Tuesday, August 01, 2006

Threepeat for Owensboro?

When I met Rick Hale last summer at the Little League World Series in Williamsport, I knew I found a real baseball man.

We sat at a picnic table talking about every conceivable issue in baseball. Training kids to win. The best ways to teach fundamentals. The superiority of competition in the Sun Belt. The rise of travel teams. The problem of pitching injuries. Dealing with parents over a long summer of tournament play. Keeping the bench loose during the game.

And we kept talking -- about major-league legends like Sandy Koufax and Tom Seaver, current stars like Curt Schilling and Manny Ramirez, the burgeoning steroids scandal, and the internationalization of the game.

Hale was managing the Owensboro Southern team in Williamsport for the second straight year. In 2004, his team went 0-3 in pool play. He was determined to win a game, to answer the critics back home and give the locals something to smile about. But Owensboro Southern went 0-3 again in 2005.

When the games were over for the champions of the Great Lakes region, Hale said he had no regrets. His team played well but ran into much more mature players from California and Louisiana. After losing to Maine in the final game, Hale said he would retire from coaching. Enough is enough, he said. Time to spend more time with the family, which includes a girl named for one of his past Little League stars.

But Rick Hale could not stay "retired," and now his all stars from Owensboro have the chance to make history with a third consecutive appearance in Williamsport. No other American team from the 2005 LLWS has a chance to return to Williamsport in 2006.

Owensboro begins play in the Great Lakes regional tournament in Indianapolis Saturday night against the all stars from Lemont, Illinois.

(Last year, Owensboro advanced to Williamsport by surviving a late rally by another team from Illinois. Owensboro led Kankakee 11-4 going into the sixth inning, the last inning in Little League. Kankakee rallied to come within a run. Nolan Miller took the beating -- and the win -- but he and the other Kentucky pitchers were wasted by the time the Little League World Series started. In my new book Little League, Big Dreams, Hale is an outspoken critic of the abuse of pitchers in amateur baseball, acknowledging his own role in overusing the best two or three pitchers for the sake of advancing to the next level of play.)

This year, Owensboro Southern won the Kentucky state tournament with a victory over Louisville. It was a rematch of last year's state finalists, and Owensboro Southern won easily. Dalton West, one of last year's stars, struck out 13 batters en route to a 6-0 win.

The run to the state title was easy, for the most part. The team hit 40 home runs in 14 games. Three pitchers from last year's team -- West, Nolan Miller, and Matthew Johnson -- have played big roles. A fourth pitcher from last year's team, Luke Daugherty, was eligible to play for the third straight year but opted to move up to full-field baseball.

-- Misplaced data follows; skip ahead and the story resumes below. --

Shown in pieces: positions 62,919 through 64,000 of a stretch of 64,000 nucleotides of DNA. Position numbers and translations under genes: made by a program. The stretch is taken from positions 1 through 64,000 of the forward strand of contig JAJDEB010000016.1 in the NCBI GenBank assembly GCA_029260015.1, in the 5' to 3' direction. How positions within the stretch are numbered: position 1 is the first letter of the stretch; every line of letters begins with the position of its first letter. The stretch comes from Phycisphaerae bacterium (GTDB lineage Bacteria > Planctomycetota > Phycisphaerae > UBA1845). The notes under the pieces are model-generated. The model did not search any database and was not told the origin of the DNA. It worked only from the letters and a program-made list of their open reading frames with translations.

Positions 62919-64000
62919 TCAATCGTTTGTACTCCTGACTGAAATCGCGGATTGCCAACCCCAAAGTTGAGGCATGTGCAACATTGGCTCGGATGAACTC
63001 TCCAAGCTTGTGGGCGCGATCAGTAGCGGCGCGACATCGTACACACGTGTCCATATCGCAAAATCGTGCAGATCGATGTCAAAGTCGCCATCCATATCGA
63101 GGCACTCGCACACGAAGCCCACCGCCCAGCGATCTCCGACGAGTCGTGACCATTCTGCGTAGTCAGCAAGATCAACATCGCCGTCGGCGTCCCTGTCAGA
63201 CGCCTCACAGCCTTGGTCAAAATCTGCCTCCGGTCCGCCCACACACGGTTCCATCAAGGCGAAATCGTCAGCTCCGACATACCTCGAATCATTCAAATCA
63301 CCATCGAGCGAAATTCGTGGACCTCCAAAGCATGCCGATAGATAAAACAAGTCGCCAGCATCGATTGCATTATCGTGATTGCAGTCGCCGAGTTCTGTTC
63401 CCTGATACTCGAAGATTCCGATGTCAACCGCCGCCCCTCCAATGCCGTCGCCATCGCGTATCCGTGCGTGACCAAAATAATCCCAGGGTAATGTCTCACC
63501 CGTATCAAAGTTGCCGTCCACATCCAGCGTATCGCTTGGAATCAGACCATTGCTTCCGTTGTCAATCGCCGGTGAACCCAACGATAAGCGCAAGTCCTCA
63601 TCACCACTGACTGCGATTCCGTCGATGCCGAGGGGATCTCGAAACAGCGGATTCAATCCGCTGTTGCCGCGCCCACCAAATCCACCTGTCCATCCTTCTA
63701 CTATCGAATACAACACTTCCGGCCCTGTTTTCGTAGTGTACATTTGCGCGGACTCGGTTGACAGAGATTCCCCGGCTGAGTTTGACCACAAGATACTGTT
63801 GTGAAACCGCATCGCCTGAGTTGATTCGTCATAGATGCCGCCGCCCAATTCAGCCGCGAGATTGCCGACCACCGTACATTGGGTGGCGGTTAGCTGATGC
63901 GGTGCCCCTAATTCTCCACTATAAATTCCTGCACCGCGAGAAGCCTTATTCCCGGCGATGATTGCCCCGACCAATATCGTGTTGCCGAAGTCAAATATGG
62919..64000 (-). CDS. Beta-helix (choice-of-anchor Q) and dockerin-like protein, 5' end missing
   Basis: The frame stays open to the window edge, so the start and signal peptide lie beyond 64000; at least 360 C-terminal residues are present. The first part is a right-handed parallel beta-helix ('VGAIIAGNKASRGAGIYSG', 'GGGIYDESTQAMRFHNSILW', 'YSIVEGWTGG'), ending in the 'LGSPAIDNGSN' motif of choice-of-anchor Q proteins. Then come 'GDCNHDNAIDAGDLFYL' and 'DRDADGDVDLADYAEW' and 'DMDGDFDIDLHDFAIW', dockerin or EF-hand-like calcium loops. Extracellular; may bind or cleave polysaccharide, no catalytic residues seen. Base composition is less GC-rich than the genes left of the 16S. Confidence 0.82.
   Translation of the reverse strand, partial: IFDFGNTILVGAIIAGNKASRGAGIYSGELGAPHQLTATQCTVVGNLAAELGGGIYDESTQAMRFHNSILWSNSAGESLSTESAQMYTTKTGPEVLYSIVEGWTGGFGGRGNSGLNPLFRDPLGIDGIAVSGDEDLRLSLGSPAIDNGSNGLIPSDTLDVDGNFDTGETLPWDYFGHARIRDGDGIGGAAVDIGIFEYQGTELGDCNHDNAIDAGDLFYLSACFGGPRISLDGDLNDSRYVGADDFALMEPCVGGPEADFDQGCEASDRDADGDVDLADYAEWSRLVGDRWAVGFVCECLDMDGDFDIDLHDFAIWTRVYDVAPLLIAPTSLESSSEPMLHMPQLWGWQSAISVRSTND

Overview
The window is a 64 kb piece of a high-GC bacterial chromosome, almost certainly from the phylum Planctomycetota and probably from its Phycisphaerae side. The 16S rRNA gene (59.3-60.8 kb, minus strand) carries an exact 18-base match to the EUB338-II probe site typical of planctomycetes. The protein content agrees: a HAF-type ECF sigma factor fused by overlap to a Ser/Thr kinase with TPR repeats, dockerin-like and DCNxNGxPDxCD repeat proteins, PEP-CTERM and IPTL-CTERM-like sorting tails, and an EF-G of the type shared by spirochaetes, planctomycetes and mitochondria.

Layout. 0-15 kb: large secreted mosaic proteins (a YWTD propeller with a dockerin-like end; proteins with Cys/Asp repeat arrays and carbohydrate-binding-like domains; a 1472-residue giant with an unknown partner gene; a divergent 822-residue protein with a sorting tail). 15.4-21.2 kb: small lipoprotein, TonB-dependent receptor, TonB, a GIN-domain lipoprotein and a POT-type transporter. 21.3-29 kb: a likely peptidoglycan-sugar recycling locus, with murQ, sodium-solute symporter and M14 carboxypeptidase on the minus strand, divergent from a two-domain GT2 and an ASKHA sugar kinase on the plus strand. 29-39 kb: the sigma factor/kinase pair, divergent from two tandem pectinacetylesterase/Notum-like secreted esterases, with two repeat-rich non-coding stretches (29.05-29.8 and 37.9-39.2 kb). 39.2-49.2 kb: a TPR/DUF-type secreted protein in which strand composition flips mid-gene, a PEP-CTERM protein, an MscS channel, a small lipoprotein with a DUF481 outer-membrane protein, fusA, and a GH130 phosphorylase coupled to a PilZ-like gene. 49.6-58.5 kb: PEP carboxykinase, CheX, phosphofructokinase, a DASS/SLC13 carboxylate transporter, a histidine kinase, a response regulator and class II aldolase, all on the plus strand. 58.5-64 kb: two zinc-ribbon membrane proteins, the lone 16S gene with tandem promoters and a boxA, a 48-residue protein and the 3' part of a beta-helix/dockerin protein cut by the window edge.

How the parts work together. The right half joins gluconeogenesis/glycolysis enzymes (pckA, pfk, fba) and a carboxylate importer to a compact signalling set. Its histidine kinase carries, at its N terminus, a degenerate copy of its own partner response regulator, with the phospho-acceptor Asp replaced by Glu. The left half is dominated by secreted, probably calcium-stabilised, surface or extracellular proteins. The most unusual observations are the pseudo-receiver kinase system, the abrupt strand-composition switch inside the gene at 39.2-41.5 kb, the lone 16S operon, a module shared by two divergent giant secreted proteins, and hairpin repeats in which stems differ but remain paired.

Owensboro was never more dominant than in the first game of the state tournament. After getting shut down for three innings, Owensboro's bats came alive. In the second cycle through the batting order, five straight homers gave Owensboro a 6-0 lead. Meanwhile, Nolan Miller pitched a perfect game, striking out 14 of 15 batters in the 10-0, five-inning game.

Hale is "cautiously optimistic" about his team's chances to return to Williamsport.

His one concern? He said he is "looking for the next Pimentel" -- a reference to the manchild Kalen Pimentel, the California pitcher who overwhelmed Owensboro in the first game of the Little League World Series, getting strikeouts for all 18 outs.

You can practice all day long. You can have a roster full of strong arms, a lineup full of good bats, and a tight defense. You can take advantage of years of experience in the Early Show in Williamsport.

But when a kid like Pimentel comes along, most kid athletes get overwhelmed. That's what Hale's looking for. It's what everyone else in the tournament should watch too.


Blogger Section1Guy said...

I'm going to assume that Owensboro will make it back. They are having a run right now much like Brownsburg Indiana did a few years ago before their league grew too big and was forced to split into two all-star teams.

With the new age change, certain teams are benefitting greatly from the "Super 12's" Owensboro is obviously one of them.

The teams from the East and West are too battle tested usually for these Midwest and Great Lakes squads. That has been Owensboro's problem the last couple of years.

There aren't too many central area teams with Aaron Alvey's AND Zach(?) Osbourne's.

2:25 PM  

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